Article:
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Title: A Higher-Order Energy Expansion to Two-Dimensional Singularly Neumann Problems
Authors: Winter, M
Wei, J
Yeung, W-K
Keywords: Higher Order Expansions
Singularly Perturbed Problem
Publication Date: 2005
Publisher: IOS Press
Citation: Asymptotic Analysis 34 (2005), 75-110
Abstract: Of concern is the following singularly perturbed semilinear elliptic problem \begin{equation*} \left\{ \begin{array}{c} \mbox{${\epsilon}^2\Delta u -u+u^p =0$ in $\Omega$}\\ \mbox{$u>0$ in $\Omega$ and $\frac{\partial u}{\partial \nu}=0$ on $\partial \Omega$}, \end{array} \right. \end{equation*} where $\Omega$ is a bounded domain in ${\mathbf{R}}^N$ with smooth boundary $\partial \Omega$, $\epsilon>0$ is a small constant and $1< p<\left(\frac{N+2}{N-2}\right)_+$. Associated with the above problem is the energy functional $J_{\epsilon}$ defined by \begin{equation*} J_{\epsilon}[u]:=\int_{\Omega}\left(\frac{\epsilon^2}{2}{|\nabla u|}^2 +\frac{1}{2}u^2 -F(u)\right)dx \end{equation*} for $u\in H^1(\Omega)$, where $F(u)=\int_{0}^{u}s^p ds$. Ni and Takagi (\cite{nt1}, \cite{nt2}) proved that for a single boundary spike solution $u_{\epsilon}$, the following asymptotic expansion holds: \begin{equation*} (1) \ \ \ \ \ \ \ \ J_{\epsilon}[u_{\epsilon}]=\epsilon^{N} \left[\frac{1}{2}I[w]-c_1 \epsilon H(P_{\epsilon})+o(\epsilon)\right], \end{equation*} where $I[w]$ is the energy of the ground state, $c_1 >0$ is a generic constant, $P_{\epsilon}$ is the unique local maximum point of $u_{\epsilon}$ and $H(P_{\epsilon})$ is the boundary mean curvature function at $P_{\epsilon}\in \partial \Omega$. Later, Wei and Winter (\cite{ww3}, \cite{ww4}) improved the result and obtained a higher-order expansion of $J_{\epsilon}[u_{\epsilon}]$: \begin{equation*} (2) \ \ \ \ \ \ J_{\epsilon}[u_{\epsilon}]=\epsilon^{N} \left[\frac{1}{2}I[\omega]-c_{1} \epsilon H(P_{\epsilon})+\epsilon^2 [c_2(H(P_\epsilon))^2 +c_{3} R(P_\epsilon)]+o(\epsilon^2)\right], \end{equation*} where $c_2$ and $c_3>0$ are generic constants and $R(P_\epsilon)$ is the scalar curvature at $P_\epsilon$. However, if $N=2$, the scalar curvature is always zero. The expansion (2) is no longer sufficient to distinguish spike locations with same mean curvature. In this paper, we consider this case and assume that $ 2 \leq p <+\infty$. Without loss of generality, we may assume that the boundary near $P\in\partial\Om$ is represented by the graph $ \{ x_2 = \rho_{P} (x_1) \}$. Then we have the following higher order expansion of $J_\epsilon[u_\epsilon]:$ \begin{equation*} (3) \ \ \ \ \ J_\epsilon [u_\epsilon] =\epsilon^N \left[\frac{1}{2}I[w]-c_1 \epsilon H({P_\epsilon})+c_2 \epsilon^2(H({P_\epsilon}))^2 ] +\epsilon^3 [P(H({P_\epsilon}))+c_3S({P_\epsilon})]+o(\epsilon^3)\right], \end{equation*} where $ H(P_\ep)= \rho_{P_\ep}^{''} (0)$ is the curvature, $P(t)=A_1 t+A_2 t^2+A_3 t^3$ is a polynomial, $c_1$, $c_2$, $c_3$ and $A_1$, $A_2$,$A_3$ are generic real constants and $S(P_\epsilon)= \rho_{P_\ep}^{(4)} (0)$. In particular $c_3<0$. Some applications of this expansion are given.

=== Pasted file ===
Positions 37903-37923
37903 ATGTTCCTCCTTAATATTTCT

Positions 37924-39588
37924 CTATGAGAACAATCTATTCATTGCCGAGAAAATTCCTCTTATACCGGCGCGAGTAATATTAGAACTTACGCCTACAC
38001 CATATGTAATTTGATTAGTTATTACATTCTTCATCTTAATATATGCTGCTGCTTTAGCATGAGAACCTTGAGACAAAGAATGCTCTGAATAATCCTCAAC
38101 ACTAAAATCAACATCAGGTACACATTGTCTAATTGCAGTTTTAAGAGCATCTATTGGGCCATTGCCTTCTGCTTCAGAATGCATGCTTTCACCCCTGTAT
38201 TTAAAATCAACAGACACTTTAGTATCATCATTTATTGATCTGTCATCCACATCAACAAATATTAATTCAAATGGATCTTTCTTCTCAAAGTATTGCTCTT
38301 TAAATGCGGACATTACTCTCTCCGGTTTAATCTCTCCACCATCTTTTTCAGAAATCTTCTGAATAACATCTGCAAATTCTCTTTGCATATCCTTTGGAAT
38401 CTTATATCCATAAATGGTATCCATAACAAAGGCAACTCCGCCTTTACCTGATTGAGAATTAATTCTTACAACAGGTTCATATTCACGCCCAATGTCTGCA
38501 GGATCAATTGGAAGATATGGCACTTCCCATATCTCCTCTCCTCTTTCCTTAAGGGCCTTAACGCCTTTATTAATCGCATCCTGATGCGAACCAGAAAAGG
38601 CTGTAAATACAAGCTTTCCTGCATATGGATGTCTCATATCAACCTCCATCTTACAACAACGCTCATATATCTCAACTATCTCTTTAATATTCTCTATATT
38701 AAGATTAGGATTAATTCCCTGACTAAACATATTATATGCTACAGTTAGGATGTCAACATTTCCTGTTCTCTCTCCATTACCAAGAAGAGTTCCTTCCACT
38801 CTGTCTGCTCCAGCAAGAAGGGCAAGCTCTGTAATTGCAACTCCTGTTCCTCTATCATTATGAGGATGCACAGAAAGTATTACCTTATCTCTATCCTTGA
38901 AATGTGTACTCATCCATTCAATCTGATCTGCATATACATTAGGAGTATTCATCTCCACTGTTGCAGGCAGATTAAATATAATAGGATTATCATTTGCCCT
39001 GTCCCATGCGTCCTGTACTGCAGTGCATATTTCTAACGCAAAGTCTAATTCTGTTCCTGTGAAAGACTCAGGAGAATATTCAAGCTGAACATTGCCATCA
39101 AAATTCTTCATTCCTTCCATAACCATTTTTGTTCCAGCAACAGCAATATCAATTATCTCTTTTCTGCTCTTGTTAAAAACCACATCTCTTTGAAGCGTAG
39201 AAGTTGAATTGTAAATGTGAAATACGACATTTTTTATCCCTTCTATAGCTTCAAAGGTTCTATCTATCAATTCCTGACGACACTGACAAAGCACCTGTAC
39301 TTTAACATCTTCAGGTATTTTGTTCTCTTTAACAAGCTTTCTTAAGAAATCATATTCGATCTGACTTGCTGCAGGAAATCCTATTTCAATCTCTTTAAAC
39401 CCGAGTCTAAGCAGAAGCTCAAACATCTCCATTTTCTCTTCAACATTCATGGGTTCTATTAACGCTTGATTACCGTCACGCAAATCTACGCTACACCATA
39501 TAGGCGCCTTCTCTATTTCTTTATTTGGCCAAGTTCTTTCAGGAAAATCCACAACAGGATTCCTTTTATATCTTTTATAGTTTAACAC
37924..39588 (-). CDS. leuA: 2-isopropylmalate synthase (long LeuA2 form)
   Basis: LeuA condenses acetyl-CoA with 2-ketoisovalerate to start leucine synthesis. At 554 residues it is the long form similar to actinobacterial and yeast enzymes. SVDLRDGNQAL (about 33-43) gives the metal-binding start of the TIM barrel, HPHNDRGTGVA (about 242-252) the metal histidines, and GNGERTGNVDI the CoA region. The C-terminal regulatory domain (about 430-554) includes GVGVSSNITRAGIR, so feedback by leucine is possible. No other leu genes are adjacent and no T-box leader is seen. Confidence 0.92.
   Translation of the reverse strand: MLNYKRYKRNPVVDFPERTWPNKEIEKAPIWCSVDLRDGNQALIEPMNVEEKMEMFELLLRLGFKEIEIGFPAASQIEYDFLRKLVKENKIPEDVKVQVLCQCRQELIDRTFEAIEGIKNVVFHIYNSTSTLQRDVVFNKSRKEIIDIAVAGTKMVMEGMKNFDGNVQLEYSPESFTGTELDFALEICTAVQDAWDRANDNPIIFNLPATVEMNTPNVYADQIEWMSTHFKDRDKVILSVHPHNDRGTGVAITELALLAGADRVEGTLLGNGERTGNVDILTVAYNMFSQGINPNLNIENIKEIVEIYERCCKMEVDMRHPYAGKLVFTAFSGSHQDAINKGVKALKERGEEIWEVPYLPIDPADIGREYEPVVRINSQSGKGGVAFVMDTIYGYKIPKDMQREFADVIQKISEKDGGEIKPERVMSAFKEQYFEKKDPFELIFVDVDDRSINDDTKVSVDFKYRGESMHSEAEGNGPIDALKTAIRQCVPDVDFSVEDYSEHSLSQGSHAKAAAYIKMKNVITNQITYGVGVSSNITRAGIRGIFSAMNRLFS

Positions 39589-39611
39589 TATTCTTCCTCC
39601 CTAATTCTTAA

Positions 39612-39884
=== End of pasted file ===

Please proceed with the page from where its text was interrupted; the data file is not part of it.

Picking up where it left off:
URI: http://bura.brunel.ac.uk/handle/2438/554
Appears in Collections:School of Information Systems, Computing and Mathematics Research Papers
Mathematical Science

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